MOST U.S. FIRE DEPARTMENTS STRAINED BY GROWTH AND FUNDING CONCERNS, STUDY FINDS
JERSEY CITY, N.J., Oct. 1, 2003 — Seventy-three percent of U.S. fire chiefs say residential and commercial growth is already straining their departments' ability to protect the communities they serve, according to an independent survey conducted by Opinion Research Corp. International (ORC).
What's more, 81 percent of the fire chiefs say growth is likely to put even more strain on their departments' resources during the next three years, according to the newly published findings of the Princeton, N.J.–based research group. The respondents cite two major reasons:
By an overwhelming 91 percent, fire chiefs say getting necessary funding is a significant obstacle to making needed improvements to their communities' fire-protection services. The chiefs see other serious obstacles to improving service:
The survey was commissioned by Insurance Services Office, Inc. (ISO) and conducted independently by ORC July 7–16, 2003. The survey includes responses from a random sample of 500 fire chiefs, fire marshals and commissioners representing fire-protection jurisdictions of all sizes across the United States. The survey's margin of error is plus or minus four percentage points.
This survey follows a poll conducted by ORC in 2001 that found 92 percent of the nation's fire chiefs consider the impact on their ISO Public Protection Classification (PPCTM) to be important when planning, budgeting for or justifying improvements in their communities' fire-protection services.
In the latest survey, nearly two out of three (64 percent) reported that they have used the ISO program in the past three years to assist in decisions regarding their communities' fire protection. Three-quarters of those surveyed (76 percent) say they plan to use ISO's PPC program in the next three years for planning, budgeting for or justifying improvements.
Property/casualty insurance companies support ISO's PPC program and use it to price, underwrite and market homeowners and commercial property insurance policies. By rigorously evaluating fire departments, water supplies and alarm dispatch systems, ISO develops classifications for the fire-suppression capabilities of more than 45,000 fire jurisdictions around the country.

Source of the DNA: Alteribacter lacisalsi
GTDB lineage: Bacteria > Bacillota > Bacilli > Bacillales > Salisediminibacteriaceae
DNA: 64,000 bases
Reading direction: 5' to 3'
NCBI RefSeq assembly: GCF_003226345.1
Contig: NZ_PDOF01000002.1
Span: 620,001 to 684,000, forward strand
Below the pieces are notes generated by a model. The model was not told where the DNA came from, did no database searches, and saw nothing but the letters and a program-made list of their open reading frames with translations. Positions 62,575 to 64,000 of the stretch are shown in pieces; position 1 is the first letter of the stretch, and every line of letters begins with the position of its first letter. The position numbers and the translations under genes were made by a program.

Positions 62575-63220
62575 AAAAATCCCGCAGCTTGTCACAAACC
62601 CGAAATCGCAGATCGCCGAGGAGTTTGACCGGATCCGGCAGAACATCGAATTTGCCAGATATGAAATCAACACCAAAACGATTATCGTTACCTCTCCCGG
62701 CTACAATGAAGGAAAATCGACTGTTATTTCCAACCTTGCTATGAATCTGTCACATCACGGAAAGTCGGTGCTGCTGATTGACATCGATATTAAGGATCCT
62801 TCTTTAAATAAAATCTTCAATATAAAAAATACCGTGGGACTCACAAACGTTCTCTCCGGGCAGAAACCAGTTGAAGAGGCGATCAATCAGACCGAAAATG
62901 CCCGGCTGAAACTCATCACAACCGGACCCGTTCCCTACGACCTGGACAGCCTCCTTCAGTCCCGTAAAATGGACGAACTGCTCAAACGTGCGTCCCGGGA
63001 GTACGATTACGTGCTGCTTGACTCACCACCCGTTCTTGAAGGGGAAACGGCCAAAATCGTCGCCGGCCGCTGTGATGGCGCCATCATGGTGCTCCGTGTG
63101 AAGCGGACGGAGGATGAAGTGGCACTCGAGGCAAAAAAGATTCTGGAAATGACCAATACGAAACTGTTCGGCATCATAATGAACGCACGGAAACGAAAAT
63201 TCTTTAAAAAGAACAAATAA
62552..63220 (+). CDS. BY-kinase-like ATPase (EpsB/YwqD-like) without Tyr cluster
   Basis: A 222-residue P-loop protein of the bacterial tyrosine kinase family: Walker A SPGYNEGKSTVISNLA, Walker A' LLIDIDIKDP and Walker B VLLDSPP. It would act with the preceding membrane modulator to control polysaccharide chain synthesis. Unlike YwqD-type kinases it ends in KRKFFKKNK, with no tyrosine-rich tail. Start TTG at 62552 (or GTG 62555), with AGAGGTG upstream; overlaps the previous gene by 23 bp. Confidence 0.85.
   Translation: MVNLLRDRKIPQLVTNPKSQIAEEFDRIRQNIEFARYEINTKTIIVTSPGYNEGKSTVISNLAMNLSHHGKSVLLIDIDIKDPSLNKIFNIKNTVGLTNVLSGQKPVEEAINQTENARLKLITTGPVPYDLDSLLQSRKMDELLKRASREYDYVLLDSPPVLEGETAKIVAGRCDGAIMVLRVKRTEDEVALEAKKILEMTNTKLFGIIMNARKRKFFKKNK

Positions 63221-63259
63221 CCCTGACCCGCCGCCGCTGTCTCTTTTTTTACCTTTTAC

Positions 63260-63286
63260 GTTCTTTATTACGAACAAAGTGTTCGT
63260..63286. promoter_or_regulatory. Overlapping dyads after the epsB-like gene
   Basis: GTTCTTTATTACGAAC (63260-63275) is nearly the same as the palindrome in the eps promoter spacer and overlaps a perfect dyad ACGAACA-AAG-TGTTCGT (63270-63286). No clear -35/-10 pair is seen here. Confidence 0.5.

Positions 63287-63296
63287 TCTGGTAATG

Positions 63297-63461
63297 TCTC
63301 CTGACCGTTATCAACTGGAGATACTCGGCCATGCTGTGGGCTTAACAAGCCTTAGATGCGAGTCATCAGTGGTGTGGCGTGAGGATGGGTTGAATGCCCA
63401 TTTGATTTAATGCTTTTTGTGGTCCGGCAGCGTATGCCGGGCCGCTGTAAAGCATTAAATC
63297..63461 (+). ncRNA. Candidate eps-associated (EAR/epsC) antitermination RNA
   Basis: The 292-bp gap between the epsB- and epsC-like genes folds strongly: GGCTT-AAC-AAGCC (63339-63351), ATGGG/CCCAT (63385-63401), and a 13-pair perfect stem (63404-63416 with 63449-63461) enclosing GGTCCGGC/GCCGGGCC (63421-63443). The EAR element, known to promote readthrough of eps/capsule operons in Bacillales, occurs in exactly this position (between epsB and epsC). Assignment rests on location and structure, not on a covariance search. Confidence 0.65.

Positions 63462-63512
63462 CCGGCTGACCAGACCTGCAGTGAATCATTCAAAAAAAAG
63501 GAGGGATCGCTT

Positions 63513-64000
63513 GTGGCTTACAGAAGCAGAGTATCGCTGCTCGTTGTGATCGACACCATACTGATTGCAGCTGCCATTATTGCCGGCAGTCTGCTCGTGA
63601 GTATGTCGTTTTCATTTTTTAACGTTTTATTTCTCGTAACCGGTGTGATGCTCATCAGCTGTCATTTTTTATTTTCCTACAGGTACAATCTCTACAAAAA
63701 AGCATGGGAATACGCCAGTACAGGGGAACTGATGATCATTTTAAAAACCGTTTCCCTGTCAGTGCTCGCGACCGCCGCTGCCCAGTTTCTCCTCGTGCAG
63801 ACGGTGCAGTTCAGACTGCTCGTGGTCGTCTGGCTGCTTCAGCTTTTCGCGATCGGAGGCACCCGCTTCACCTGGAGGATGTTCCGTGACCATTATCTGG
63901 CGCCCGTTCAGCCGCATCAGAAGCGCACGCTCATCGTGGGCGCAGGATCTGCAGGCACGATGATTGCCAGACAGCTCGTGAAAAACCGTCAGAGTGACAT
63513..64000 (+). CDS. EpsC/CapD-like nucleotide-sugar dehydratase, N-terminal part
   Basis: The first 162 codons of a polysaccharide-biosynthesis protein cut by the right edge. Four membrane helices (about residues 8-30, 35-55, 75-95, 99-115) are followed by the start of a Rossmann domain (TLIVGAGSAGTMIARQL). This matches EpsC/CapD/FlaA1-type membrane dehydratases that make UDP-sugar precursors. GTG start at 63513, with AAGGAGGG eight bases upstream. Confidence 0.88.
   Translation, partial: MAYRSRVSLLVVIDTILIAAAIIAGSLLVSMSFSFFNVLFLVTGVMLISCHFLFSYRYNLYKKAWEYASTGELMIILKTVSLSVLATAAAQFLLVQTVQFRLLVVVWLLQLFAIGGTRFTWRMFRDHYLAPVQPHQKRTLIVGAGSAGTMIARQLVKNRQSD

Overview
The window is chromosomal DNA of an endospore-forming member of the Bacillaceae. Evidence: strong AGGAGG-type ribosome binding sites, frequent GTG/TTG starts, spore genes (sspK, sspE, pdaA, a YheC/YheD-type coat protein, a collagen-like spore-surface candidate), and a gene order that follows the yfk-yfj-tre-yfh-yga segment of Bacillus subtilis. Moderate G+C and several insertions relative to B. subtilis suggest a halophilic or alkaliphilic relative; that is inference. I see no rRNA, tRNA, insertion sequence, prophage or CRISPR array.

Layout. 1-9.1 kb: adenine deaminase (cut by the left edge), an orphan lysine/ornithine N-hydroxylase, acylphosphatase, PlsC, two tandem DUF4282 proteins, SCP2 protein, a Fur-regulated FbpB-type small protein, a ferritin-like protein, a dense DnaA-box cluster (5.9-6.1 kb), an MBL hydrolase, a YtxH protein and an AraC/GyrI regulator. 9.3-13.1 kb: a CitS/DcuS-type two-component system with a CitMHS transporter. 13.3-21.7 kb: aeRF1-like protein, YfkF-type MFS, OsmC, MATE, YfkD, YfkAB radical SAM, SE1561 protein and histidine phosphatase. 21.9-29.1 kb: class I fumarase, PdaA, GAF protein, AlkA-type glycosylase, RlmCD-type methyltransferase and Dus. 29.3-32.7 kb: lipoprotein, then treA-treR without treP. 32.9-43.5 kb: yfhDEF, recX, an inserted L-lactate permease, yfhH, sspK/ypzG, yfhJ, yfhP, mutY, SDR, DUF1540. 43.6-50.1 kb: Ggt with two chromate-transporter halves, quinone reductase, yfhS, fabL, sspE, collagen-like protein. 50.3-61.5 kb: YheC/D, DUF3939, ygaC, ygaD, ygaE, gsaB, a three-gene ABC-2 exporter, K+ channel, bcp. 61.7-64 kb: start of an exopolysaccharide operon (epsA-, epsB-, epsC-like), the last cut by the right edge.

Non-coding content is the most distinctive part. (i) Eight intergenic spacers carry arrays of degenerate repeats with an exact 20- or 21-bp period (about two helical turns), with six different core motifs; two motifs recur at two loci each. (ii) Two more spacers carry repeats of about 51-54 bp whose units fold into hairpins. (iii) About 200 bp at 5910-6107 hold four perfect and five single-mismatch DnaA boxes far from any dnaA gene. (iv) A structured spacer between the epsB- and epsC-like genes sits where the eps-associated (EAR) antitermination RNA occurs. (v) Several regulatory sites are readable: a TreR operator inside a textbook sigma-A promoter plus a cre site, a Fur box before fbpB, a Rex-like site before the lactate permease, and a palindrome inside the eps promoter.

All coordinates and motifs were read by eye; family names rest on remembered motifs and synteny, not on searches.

Because fire-mitigation capabilities of communities correlate highly with insured losses, better classifications generally result in lower insurance premiums for property owners in better-protected areas. The ISO PPC program is used and supported by insurance companies representing more than 97 percent of the personal and commercial property market in the United States. There is no cost to communities or taxpayers.
"Communities across the U.S. use the PPC program to maximize the return on their fire-protection investments," said ISO Senior Vice President Patrick McLaughlin. "Insurers support the program because they understand the direct correlation between better fire protection and lower property losses. This alignment of interests — good public policy and good business — benefits everyone," McLaughlin said.
Most fire chiefs project significant changes in their districts over the next three years:
Despite anticipated growth, only 29 percent say they envision opening new fire stations, while 11 percent expect to consolidate fire districts to save money.
Compounding the strain on resources, more than half (54 percent) of all fire chiefs believe building materials and construction techniques introduced in the last 20 years have made fire fighting more difficult. One-quarter (25 percent) think these materials and techniques have made fire fighting easier, and 20 percent say it hasn't made a difference.
According to McLaughlin, the results of the survey are very consistent with the number of response-area changes, new fire station locations, automatic aid agreements and water/hydrant installations voluntarily reported to ISO by fire chiefs each year.
"Significant growth is taking place in areas where fire protection needs to be improved. That should be a wake-up call for everyone — public officials, property owners and insurers — all of whom have an important stake in the outcome," he said.